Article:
I don’t think I ever envisioned driving two-and-a-half hours to write 5,000 words on a 14-year-old Arkansas football player who just completed the eighth grade. Or writing a column about the fact I traveled two-and-a-half hours to write 5,000 words on a 14-year-old, who just completed the eighth grade, but here I am. Monday, we at SBLive published the piece that received buzz nationwide.
The truth is, Kane Archer isn’t your average 14-year-old on or off the field. He already has 10 scholarship offers, a few from Power 5 schools in the SEC including Arkansas, and he passed for more than 2,000 yards on the undefeated Greenwood ninth grade team last fall as an eighth grader.
When Archer started gaining scholarship offers over the past year, I took notice. I didn’t remember any in-state player in my 24 years covering Arkansas recruiting and prep sports who had gained that type of acclaim that early. Not former Hog greats Darren McFadden or Matt Jones or Mitch Mustain – the 2005 Parade Player of the Year. No one.
So, I was intrigued. Also very interested to learn Archer played on a national travel youth team based in Kansas City, and that he trained in California. Then I saw his game highlights. They included rolling out one way and throwing across his body, long scampering scrambles and buying time in the pocket before checking down on receivers like Tom Brady – all while only 12.
That was enough for me to want to delve deep into his journey so far with his father Adam, who revealed he’s spent an estimated $150,000 in a quest to make his son’s Division I and NFL dreams come true. Not to mention the time they’ve spent together in the back yard or in the shed – a makeshift workout facility.
The novelty of the story is what hooked me. This kid is from Arkansas and is ranked at the No. 1 QB in the 2026 class (Yes, I know that is early), and he already has all those scholarship offers including SEC programs such as the Hogs, Ole Miss, Texas A&M and Missouri. Not to mention traditional Big Ten power Michigan.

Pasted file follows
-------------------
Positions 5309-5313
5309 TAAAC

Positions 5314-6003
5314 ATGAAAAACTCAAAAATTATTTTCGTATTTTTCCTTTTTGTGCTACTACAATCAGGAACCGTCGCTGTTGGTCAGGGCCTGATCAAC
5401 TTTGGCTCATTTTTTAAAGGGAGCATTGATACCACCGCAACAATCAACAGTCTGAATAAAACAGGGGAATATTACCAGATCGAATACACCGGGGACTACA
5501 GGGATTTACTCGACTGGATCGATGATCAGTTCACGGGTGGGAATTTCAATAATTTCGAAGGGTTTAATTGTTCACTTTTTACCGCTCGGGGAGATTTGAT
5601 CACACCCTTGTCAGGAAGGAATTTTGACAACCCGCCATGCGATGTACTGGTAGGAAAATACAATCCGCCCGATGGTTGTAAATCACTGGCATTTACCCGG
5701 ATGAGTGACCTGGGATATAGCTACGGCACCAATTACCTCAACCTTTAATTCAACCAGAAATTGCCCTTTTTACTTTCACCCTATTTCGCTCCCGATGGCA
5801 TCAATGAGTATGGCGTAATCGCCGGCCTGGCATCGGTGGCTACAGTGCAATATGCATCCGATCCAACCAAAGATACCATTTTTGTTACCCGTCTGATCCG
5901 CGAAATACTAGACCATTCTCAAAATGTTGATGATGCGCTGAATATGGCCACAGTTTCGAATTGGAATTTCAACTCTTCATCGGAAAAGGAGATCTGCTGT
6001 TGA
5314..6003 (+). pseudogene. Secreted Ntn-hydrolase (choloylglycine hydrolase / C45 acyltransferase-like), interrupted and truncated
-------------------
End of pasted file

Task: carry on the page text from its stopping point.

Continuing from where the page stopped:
Kane Archer’s Trajectory in Arkansas Recruiting
It’s the trajectory he is on. The trajectory is to a classic blue-chip Division I, first-round NFL Draft pick. That is coming from the trainers at 3DQB in California, who have seen the transformation of New York Jets quarterback Zach Wilson from high school to the NFL and Alabama Heisman trophy winner Bryce Young, who is also expected to be a high NFL Draft pick. They see the same progression.
What the family has done so far is put their son in a position to make a great run. What the story tells is how they have done it. The answer is – done a lot of things that others would consider ‘crazy,’ like traveling over four hours to Kansas City for a youth football practice and returning that night and going to Greenwood’s offseason conditioning at 6 a.m. the next day. Traveling to California to train and not doing anything recreational other than maybe having a good meal. The facility he trains in is in Huntington Beach, Calif., probably just minutes from one of the most famous and beautiful beaches in the country, yet you won’t find Archer there when he’s training.
In an age where parents are spending more money than ever on travel sports, training and equipment, the process, and the cost of it was interesting, and I knew would be surprising to the reader. The Archers were very open about their experiences, and I appreciated that.